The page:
I’m taking a bit of a break and have nothing new for you today. I have been doing a good bit of garden work around the house, and that reminded me of this post from April, 2021. Now we’re just finishing the first week of June, 2022, and it’s almost summertime. In southeastern Wisconsin the first spring flowers are done, and the next round of blossoms have been blooming for weeks. The tomato, bean and pepper seedlings are in the ground and doing nicely (although the rabbits have been nibbling on far too many green bean sprouts), and the roses are beginning to unfold. So even though this was originally an early-spring essay, I hope you enjoy this garden-themed repost from last year.
Planning the garden
It’s early April, and the growing season is not far off. For a farmer like Jonathan M. Clark, it’s a little early yet for plowing and sowing, but not too early to make plans and sharpen the tools. For a farmer’s wife, like Mary (Turck) Clark, it’s not too soon to think about the farm garden, its crops and layout.
I don’t know if Mary and Jonathan were regular readers of the popular and affordable farmers’ almanacs of their era; I wouldn’t be surprised if they were. There were many to chose from. Perhaps they had a copy of something like:
The Cultivator […], New Series, Vol. VII, Albany, 1850, title page. Click to open larger image in new window.
A growing family in a new house
Mary and Jonathan celebrated their 10th wedding anniversary on March 15, 1850. They were now parents of four children: Caroline (age 9), Henry (7), Elizabeth (5) and a 3-year-old daughter, “P. A.,” later known as Persie.
In spring, 1850, Mary was expecting once again. The Clark’s fifth child, a daughter, would be born on May 9th. On the 1850 census she was enumerated as Mary. Later, for a while, she would be called Sarah. As an adult she would be known as Theresa or Tresa.
In addition to Mary, Jonathan, and the four Clark children—and the child soon to arrive—the household included Mary’s youngest brother, Benjamin Turck (age 11) and a hired man, a 30 year-old German immigrant named John Buck. With eight people in the home, it’s good that the big, two-story stone house was completed around 1848.
The farm garden
To feed all those hungry mouths, the Clark farm almost certainly included a substantial farm garden. Such a garden would have been near the house and would have included all manner of fruits, vegetables, tubers, legumes, herbs and—possibly—some purely decorative flowers. Mary, as head of all things associated with the home and kitchen, would have been in charge of the garden, too. The older children would have helped with planting, weeding and harvesting, or by minding the youngest children so Mary could focus on the garden and her other household tasks.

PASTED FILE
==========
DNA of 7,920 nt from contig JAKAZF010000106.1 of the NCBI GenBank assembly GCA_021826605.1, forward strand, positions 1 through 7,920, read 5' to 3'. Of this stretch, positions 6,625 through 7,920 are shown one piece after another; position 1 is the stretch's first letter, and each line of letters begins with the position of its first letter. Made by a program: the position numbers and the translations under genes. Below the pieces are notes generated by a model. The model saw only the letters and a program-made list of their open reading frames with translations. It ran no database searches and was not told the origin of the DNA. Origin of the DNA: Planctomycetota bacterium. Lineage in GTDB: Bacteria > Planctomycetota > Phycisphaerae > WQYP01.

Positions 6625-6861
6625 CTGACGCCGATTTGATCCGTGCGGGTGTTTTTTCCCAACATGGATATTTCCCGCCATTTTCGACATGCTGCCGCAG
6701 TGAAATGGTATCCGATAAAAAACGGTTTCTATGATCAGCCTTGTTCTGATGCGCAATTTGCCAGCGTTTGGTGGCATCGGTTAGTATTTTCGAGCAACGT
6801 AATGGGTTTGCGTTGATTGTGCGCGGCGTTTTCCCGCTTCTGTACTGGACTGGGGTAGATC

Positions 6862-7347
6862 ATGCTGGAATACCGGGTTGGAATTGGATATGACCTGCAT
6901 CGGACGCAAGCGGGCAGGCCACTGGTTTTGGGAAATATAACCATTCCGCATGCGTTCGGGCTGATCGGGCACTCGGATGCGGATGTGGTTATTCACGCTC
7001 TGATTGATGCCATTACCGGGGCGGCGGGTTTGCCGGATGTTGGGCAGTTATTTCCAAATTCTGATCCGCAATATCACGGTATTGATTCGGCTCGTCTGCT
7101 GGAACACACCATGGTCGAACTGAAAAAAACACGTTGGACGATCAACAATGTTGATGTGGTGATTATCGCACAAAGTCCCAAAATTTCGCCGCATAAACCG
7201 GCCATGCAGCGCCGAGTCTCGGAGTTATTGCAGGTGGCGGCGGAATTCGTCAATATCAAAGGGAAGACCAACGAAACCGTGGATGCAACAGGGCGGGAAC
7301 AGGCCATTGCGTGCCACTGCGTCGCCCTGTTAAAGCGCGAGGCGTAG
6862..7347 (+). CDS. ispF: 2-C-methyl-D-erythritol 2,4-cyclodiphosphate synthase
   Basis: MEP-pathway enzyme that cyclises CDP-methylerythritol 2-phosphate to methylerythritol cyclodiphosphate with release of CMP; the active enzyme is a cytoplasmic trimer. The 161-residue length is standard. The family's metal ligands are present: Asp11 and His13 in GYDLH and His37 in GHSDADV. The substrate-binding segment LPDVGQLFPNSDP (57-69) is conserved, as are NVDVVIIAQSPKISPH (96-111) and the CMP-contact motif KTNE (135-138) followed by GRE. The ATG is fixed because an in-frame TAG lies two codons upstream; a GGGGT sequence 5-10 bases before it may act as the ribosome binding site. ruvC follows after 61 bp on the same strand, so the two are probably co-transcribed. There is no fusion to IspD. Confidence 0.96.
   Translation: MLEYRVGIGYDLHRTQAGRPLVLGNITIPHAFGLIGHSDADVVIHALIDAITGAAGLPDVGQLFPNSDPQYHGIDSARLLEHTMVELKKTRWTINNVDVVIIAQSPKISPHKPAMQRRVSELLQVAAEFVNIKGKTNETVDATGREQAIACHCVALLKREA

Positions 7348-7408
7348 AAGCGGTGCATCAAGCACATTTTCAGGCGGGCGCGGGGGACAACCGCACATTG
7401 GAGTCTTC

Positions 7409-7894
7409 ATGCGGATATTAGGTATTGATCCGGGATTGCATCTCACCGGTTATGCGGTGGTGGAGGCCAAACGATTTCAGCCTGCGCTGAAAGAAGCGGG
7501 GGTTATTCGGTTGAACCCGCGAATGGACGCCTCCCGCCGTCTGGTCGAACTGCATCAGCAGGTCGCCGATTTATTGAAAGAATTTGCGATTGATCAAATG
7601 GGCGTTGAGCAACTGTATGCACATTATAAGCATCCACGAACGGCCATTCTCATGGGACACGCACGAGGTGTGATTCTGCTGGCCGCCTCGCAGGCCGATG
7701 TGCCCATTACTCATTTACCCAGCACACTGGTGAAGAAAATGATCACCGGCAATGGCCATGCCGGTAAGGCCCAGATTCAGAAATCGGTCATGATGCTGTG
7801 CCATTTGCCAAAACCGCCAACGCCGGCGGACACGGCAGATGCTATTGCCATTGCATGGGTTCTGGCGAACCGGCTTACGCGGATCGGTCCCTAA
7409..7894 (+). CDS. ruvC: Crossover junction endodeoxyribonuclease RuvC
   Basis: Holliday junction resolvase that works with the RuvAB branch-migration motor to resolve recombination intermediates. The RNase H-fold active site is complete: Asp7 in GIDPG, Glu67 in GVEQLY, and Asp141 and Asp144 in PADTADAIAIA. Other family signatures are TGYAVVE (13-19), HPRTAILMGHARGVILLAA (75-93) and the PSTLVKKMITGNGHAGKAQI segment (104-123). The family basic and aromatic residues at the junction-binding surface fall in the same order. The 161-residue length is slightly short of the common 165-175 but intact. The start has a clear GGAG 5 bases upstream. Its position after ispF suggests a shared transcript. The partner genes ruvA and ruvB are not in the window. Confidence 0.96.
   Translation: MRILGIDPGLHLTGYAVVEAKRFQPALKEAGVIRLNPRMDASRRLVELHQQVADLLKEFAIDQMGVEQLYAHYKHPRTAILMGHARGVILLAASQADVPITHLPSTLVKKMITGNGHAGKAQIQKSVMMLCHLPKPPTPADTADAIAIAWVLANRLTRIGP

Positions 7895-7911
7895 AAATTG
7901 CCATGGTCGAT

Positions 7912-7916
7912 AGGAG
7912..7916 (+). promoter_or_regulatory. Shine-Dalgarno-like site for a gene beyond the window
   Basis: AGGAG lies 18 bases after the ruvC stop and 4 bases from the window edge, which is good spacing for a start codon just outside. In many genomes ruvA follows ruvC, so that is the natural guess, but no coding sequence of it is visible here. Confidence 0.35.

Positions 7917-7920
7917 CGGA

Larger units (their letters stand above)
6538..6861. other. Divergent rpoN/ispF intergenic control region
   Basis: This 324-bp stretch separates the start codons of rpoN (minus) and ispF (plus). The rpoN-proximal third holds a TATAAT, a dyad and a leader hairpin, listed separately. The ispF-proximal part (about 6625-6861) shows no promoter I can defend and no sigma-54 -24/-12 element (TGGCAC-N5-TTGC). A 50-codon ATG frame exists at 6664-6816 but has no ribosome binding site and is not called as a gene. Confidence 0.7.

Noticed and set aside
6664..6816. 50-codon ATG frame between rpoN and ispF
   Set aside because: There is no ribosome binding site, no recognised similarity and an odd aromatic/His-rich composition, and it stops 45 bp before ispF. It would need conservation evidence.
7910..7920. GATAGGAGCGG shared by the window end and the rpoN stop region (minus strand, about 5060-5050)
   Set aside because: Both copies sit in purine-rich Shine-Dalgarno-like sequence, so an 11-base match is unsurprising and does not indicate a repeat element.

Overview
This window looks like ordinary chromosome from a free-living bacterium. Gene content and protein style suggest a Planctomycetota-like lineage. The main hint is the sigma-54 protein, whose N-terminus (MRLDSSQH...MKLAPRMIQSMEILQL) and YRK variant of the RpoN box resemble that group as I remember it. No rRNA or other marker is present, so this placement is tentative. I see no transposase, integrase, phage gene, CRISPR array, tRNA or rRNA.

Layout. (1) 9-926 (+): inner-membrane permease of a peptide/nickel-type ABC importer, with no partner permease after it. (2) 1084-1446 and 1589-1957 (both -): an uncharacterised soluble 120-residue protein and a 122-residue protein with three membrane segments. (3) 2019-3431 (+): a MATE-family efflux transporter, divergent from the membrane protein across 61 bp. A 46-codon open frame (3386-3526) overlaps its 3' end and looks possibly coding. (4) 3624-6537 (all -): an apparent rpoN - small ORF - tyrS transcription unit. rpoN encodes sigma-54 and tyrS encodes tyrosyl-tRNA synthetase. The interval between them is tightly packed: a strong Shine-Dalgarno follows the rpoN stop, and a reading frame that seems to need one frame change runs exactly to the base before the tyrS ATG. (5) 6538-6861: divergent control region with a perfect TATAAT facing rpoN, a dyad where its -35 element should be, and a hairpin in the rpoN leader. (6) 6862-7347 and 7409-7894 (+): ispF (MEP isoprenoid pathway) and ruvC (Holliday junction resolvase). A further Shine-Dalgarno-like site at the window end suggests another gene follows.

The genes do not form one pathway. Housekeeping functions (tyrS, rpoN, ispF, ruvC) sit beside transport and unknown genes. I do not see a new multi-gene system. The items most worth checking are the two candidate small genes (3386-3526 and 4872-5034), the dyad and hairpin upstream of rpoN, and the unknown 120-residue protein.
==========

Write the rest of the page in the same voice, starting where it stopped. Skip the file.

By 1850, the Clarks were well established on their farm and in their new, large home. We don’t know what Mary’s farm garden looked like, but perhaps she took inspiration from illustrations and suggestions in the various farmers’ almanacs, such as this page from Vol. VII, No. 1 of the 1850 Cultivator:
The Cultivator […], New Series, Vol. VII, Albany, 1850, p. 27. Click to open larger image in new window.
My guess is that Mary and Jonathan probably didn’t splurge on a large garden vase or sun dial. And the suggested geometrical shrubbery (h) or a columned “Rustic Alcove” seem a bit high-toned for 1850 Mequon. Even so, it’s still worth looking closely at this garden plan.
Of course, the farm in the engraving is laid out differently than the Clark’s farm. In the picture, the farmhouse (A) is approached via a curving drive (c) and shares a kind of courtyard or “parking area” (d) with the barns (e). The Clark farm—as best we know—lacked most of these features. From early days, the Clark farmhouse was on the west side of Cedarburg Road, and the barn and other outbuildings were on the east side.
For me, the most important reason to look at this 1850 magazine illustration is to get a sense of how large an established farm garden could be. As a very rough estimate, this suggested garden (B) covers more than 10 times the area of the farmhouse itself. This is an entirely realistic size for a 19th-century farm garden.1 I would expect Mary Clark’s garden to have been similar in size, even if it differed in its details.
What did Mary grow?
There’s much we don’t know about what—exactly—the Clarks and their Mequon neighbors grew on their farms. It’s likely that we can find out more, once I can access microfilms at the Wisconsin Historical Society. Based on the compiled statistics from Washington (later Ozaukee) County’s federal decennial census for 1850, we do know that certain garden crops were grown in the area. These included peas, beans, Irish potatoes, sweet potatoes, barley and buckwheat. Other grains, such as corn, wheat and oats, were major farm crops and would have filled the large farm fields.
Not found on the 1850 census reports are garden crops such as berries, tree fruits, herbs, and other typical garden produce. I suspect this is because these crops were not grown as surplus, market produce, but simply for home consumption. We know that some 1850 Wisconsin farmers were growing strawberries, pears and apples and would continue to do so. And Mary may well have kept a beehive or two for honey production.
Until next time, be well. Stay safe. Wear a mask.
- This was not unusual in the 20th-century, either. For example, my wife’s Grandma Florence had a much smaller house and family than Mary (Turck) Clark, on a good-sized Nebraska farm. To support her family of five, she tended a farm garden of about a half-acre in size throughout her adult life. The tubers, vegetables and fruits that she grew there and canned or kept in the root cellar lasted all year, until the next year’s fresh garden crops were ready.